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Higher education budget leaders Rep. Randy Fine and Sen. Kelli Stargel disagree on merging Florida’s two smallest public universities into the state’s flagship institutions.

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House and Senate leaders test the political waters on university mergers

The legislation caught university presidents and some top lawmakers by surprise.

Leadership in the House and Senate are indicating they’re more open to certain aspects of a higher education proposal than others.

The most controversial parts of a proposed committee bill (PCB EDC 20-03,) sponsored by House Higher Education Subcommittee Randy Fine would fold Florida’s two smallest public universities into the state’s flagship institutions and roll back non-need based grant funding. 

House and Senate leaders seemed to express more interest in pursuing school consolidation than charging forward with changes to the Effective Access To Student Education grant program, or EASE, and Access to Better Learning and Education Grant program, or ABLE. 

More than half of the 43,000 students who currently get EASE grants could lose them starting in Fall 2021 under Fine’s plan. The Independent Colleges and Universities of Florida group estimates that number could be as high as 63%. The program currently gives students who attend Florida’s 30 or so not-for-profit private colleges or universities $2,841 per academic year to help off-set costs.

Speaker Jose Oliva said it was worth discussing whether EASE and ABLE should become means-tested. But his tone changed when asked where the school consolidation ranked on his list of priorities. He says it’s important. 

“I can find folks who are surprised by the move,” he said. “But I almost can’t find anyone that disagrees with it.”

Senate Appropriations Chairman Rob Bradley made it clear revamping EASE and ABLE eligibility is a non-starter in that chamber.

“We’re very comfortable with the EASE and ABLE program as it’s currently constituted,” he said.

Fine said during the committee hearing on the legislation this week that his job is to provide students with the best education at the lowest cost.

No one is going to stand up here and say, ‘Hey it’s great to take away people’s scholarships,’ or ‘It’s great to close a university.’ That doesn’t mean it’s not the right thing,” he said.

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But Bradley added that consolidating the schools was an intriguing idea. Fine’s bill would consolidate Florida Polytechnic into the University of Florida and New College of Florida into Florida State University.

“We need to make sure our university system is prepared for the 21st Century and it needs to be prepared for the long haul,” he said. “Right now, we’re in a situation where the revenues in our state have been growing in our state. It’s not always going to be that way.”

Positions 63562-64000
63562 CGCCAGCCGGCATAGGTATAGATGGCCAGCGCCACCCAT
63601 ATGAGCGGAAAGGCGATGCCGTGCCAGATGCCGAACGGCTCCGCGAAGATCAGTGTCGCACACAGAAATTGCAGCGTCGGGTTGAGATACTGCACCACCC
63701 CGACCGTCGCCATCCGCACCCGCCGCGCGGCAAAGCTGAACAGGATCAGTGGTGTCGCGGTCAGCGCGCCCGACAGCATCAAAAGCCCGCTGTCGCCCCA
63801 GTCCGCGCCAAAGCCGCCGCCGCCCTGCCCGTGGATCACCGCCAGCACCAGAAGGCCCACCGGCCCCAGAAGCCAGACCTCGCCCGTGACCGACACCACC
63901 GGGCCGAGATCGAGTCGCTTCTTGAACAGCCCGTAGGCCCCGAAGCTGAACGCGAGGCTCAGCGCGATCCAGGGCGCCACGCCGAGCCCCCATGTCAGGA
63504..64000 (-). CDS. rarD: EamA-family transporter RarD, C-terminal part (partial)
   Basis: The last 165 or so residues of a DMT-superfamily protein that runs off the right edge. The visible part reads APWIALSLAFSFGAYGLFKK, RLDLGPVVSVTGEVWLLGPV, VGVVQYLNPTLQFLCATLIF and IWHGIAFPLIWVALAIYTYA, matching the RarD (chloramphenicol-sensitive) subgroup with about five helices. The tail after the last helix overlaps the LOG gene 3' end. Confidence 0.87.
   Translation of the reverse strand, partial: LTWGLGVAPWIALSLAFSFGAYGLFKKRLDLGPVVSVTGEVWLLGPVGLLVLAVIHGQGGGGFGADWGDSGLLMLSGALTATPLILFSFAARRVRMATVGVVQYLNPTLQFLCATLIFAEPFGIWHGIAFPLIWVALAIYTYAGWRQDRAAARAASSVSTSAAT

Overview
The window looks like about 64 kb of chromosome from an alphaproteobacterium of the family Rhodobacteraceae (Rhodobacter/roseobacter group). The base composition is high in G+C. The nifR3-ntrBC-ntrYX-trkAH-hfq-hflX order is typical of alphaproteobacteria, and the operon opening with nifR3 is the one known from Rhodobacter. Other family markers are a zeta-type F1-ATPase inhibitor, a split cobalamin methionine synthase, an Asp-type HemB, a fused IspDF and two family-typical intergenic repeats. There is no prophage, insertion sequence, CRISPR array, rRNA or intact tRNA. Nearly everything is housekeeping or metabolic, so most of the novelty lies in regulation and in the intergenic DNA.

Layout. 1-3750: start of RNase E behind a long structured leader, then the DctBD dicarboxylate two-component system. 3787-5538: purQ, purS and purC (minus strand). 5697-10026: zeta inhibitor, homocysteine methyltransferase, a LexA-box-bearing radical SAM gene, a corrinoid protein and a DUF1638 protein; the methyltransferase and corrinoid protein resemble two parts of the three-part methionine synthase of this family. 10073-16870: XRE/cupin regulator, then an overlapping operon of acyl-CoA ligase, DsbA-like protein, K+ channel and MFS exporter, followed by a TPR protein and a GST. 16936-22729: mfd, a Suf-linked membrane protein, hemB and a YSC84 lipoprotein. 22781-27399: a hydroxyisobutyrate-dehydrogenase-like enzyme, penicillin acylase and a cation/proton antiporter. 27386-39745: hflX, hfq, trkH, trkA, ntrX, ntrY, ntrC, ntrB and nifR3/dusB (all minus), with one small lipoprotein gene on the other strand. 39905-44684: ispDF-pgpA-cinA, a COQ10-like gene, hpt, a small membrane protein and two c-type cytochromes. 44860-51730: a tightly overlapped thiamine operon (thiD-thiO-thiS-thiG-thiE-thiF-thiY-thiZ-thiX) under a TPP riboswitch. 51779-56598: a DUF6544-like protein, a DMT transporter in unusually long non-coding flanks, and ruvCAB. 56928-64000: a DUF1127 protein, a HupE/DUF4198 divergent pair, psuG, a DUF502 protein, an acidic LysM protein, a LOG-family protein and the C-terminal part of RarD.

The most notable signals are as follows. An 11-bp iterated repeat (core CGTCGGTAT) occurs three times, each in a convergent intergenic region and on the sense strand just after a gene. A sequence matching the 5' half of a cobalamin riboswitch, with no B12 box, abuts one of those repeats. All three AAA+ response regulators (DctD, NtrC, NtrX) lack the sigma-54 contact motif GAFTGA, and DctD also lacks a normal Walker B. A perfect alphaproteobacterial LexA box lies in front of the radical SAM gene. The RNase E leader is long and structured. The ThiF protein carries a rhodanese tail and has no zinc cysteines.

Florida TaxWatch President and CEO Dominic M. Calabro said he urges the Florida Legislature to reconsider moving forward with the proposed merger at this time.

“The reason for these proposed mergers is ostensibly to reduce the cost of education at state universities; however, any cost savings are as yet ‘indeterminate,’ as the House staff analysis states,” he said in a statement. “It is also unclear what effect the mergers would have on achieving the state’s economic and workforce goals. The legislature should ‘pump the brakes’ on this proposal.”

Individual senators may have varying levels of support depending on where their district is located. Sen. Kelli Stargel is a Lakeland Republican whose district includes Florida Poly. She opposes the bill. She said nothing that she’s seen has shown a financial savings from such a move.

“I think Florida Polytechnic University has done everything that’s been asked of them,” she said. “They’re providing great students, they’ve great designations and accreditations. So I don’t know that it would be any kind of a benefit.” 

Sen. Joe Gruters’ district houses New College. He did not respond to a request for comment.

Less controversial, the legislation would also give Florida Medallion Scholars in the Bright Futures program a full ride beginning in Fall 2021 if they are enrolled in an associate degree program at a Florida College System institution. As long as they graduated with their associate degree with at least a 3.5 GPA, students could then transfer the scholarship to a four year state college. Under the state’s current system, Florida Medallion only covers 75% of tuition.

It also rolls back the requirement the state provide $300 stipends for textbooks to students receiving the top “Academic” scholarship. 

Written By

Sarah Mueller has extensive experience covering public policy. She earned her bachelor’s degree in journalism in 2010. She began her career covering local government in Texas, Georgia and Colorado. She returned to school in 2016 to earn a master’s degree in Public Affairs Reporting. Since then, she’s worked in public radio covering state politics in Illinois, Florida and Delaware. If you'd like to contact her, send an email to sarah@floridapolitics.com.

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